Scotland’s own Arab Strap certainly had a great run. Last September, the likable duo of Aidan Moffat and Malcolm Middleton announced that they would be going their separate ways. They played their final show at the ABC Glasgow last month. Throughout their folk-influenced career, Arab Strap released six albums over eleven years, with their final album and the appropriately titled The Last Romance being released last February. Notably known for songs concerning selfless topics of sexuality (note their name), loneliness, and passion, Arab Strap incorporated several musical styles that often bordered on slow but steadily moving rhythms. Though they mainly focused on folk styles such as acoustic fingerpicking and notable harmonics, the duo occasionally used keyboards and even synth to generate a slight tone of dance and electronic pop. While Aidan Moffat usually handled most of the vocals, Middleton was known as the man behind the music. With Middleton being a multi-instrumentalist, his musical chemistry with local drinking buddy and good friend Moffat was quite memorable. As shown by the three Arab Strap tracks below, the atmosphere in the songs tend to be similar to a barren wasteland, expressing melancholy and emptiness all while remaining vaguely beautiful. Now that the Scottish duo has split, both are pursuing their solo careers with full initiative. Aidan Moffat goes under the solo alias of Lucky Pierre while Middleton has kept his natively recognizable name. They both released their solo debuts years before Arab Strap split, with Lucky Pierre’s Hypnogogia releasing in 2002 and Malcolm Middleton’s 5:14 Fluoxytine Seagull Alcohol John Nicotine releasing in 2003. Both tend to remain in the mold of Arab Strap, constructing typically downbeat songs that are played with sharp emotion and admiration. Moffat’s Lucky Pierre released three more albums following the promising debut, with another album rumored to be on the way this year. Hypnogogia was actually recorded while Moffat had quite a severe case of insomnia and he considered the album a vital component that helped him with his struggles. On the other side of things, Middleton’s solo career has arguably been more prominently productive and reputable. Various songs on Middleton’s two albums could easily pass for Arab Strap to the average listener, though Middleton’s sound on his solo albums often tend to involve even more instruments than he would risk in Arab Strap.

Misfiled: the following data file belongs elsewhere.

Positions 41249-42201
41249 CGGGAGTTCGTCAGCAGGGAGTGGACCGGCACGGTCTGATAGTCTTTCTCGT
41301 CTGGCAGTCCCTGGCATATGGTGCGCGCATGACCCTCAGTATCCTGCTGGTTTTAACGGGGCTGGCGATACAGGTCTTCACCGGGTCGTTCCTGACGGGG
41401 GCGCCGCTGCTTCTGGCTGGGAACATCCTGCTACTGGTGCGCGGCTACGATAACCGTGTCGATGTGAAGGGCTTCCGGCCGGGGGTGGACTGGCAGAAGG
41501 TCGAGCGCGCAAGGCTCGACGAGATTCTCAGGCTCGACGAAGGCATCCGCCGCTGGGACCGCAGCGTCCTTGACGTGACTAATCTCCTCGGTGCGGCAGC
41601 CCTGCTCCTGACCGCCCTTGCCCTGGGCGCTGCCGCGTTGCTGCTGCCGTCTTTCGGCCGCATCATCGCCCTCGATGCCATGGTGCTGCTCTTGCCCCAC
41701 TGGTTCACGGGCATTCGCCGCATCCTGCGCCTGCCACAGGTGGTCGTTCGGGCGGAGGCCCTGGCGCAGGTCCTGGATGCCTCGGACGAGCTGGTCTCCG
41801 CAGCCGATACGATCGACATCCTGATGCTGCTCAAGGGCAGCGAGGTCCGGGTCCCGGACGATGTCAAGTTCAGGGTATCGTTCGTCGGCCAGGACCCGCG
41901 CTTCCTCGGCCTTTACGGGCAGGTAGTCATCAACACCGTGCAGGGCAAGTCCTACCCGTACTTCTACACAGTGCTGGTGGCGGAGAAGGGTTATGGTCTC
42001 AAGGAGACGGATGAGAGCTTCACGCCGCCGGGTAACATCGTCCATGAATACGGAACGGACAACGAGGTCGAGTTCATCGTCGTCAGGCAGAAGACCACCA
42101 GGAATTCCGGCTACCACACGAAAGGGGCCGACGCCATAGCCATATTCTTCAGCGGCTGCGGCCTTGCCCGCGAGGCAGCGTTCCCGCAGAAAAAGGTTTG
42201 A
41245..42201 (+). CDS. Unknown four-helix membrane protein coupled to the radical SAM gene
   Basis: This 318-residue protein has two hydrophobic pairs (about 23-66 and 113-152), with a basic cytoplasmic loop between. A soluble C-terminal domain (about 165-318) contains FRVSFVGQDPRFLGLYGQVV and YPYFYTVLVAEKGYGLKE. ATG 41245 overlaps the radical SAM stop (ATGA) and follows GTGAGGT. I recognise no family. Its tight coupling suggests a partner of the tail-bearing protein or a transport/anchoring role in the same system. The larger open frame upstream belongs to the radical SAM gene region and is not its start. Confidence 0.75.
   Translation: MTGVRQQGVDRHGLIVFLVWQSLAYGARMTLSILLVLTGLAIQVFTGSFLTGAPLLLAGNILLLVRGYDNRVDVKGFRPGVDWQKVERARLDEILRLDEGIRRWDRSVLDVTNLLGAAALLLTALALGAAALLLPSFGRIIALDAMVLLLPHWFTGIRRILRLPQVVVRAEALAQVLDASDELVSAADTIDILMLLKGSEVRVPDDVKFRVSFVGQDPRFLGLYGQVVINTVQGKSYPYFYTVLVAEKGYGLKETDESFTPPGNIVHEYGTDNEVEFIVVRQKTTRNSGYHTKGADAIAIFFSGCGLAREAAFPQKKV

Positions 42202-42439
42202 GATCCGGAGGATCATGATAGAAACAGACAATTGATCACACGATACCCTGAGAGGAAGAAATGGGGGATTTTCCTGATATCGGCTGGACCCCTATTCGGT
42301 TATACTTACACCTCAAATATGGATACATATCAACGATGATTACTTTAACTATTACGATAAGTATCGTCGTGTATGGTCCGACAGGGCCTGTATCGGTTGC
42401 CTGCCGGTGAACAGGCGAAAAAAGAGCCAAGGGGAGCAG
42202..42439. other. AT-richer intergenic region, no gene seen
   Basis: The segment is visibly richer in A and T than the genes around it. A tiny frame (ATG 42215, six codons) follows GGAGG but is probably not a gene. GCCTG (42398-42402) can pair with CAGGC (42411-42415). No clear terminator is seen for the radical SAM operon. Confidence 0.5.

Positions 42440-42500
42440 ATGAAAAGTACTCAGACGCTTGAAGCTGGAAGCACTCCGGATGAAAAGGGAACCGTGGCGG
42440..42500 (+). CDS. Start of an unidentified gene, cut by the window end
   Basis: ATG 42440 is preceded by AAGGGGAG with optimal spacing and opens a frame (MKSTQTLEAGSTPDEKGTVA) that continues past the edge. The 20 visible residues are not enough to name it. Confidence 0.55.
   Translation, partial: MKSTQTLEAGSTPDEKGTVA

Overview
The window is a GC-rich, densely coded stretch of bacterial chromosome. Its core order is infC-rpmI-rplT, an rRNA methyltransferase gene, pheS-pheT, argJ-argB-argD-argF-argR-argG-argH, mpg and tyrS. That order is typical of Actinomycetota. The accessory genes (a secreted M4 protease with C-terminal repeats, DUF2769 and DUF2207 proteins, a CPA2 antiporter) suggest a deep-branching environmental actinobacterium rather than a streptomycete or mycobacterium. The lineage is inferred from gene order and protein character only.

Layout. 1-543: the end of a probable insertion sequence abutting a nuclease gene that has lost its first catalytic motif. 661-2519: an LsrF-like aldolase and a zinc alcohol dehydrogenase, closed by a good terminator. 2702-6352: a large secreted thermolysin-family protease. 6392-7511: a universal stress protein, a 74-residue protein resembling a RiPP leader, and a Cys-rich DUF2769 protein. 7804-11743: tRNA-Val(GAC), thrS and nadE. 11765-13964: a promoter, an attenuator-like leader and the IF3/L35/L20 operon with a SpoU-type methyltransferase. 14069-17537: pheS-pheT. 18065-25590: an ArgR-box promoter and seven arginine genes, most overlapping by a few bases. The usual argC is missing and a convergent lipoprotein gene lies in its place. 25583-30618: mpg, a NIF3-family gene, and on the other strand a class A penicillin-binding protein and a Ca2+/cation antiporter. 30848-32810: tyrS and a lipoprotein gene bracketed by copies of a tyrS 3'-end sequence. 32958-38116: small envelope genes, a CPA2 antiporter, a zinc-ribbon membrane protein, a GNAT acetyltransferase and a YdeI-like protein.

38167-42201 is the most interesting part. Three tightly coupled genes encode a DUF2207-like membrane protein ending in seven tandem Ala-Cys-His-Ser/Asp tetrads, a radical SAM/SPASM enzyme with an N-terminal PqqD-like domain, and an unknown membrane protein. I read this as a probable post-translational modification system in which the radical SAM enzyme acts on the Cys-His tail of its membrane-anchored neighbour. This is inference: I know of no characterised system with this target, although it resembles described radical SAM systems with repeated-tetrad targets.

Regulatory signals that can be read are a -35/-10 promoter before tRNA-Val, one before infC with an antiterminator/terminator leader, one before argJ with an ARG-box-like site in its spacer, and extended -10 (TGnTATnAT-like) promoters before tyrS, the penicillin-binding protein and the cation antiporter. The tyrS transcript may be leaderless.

Middleton is releasing his third album, A Brighter Beat, on January 22nd through Full Time Hobby. This is Middleton’s first solo label departure from Chemikal Underground, who signed Arab Strap back in their originating year of 1995. I was never the biggest Arab Strap fan, but I’m finding A Brighter Beat to be considerably enjoyable. I’m finding that Middleton can actually compose great songs that are in an upbeat nature, abandoning his usual dark themes for several tracks. The delectable ‘Fuck It, I Love You’ works around twinkling keys, a rapid electric guitar, and backing female vocals during the chorus to construct one of the catchiest songs that Middleton has ever written. While the lyrics are certainly downtrodden, the general melody is upbeat and knowingly pleasant. The song also contains an effective bridge at the half-way point, mixing synth and guitar for a rare but successfully crucial moment of the song. ‘Fight Like The Night’ is one of the most animated tracks on the album, again using an additional female cast member to add a very nice touch on a catchy chorus, much like in ‘Fuck It, I Love You’. ‘Four Cigarettes’ is a very nice example of Middleton’s sympathetic musical touch, being the primary sound he capitalized on in Arab Strap. That mysterious female voice yet again makes an appearance in the string-led chorus, which is a trend that may become repetitious for some. The piano is the main instrument used here, with Middleton’s seemingly frail vocals detailing the struggles of a broken relationship and a broken heart. Nothing new on the subject matter there, as Middleton bleakly describes his songs as “love songs for depressed people who find it hard leaving the house sometimes and worry too much about dying and the consequences of their daily actions and thoughts to be able to enjoy life fully”. Cheer up Malcolm. Even if some horrible jokes such as “Malcolm in the Middleton” come your way and you think your fans are limited to depressed people with social fears, your third album is arguably the best thing you have ever written.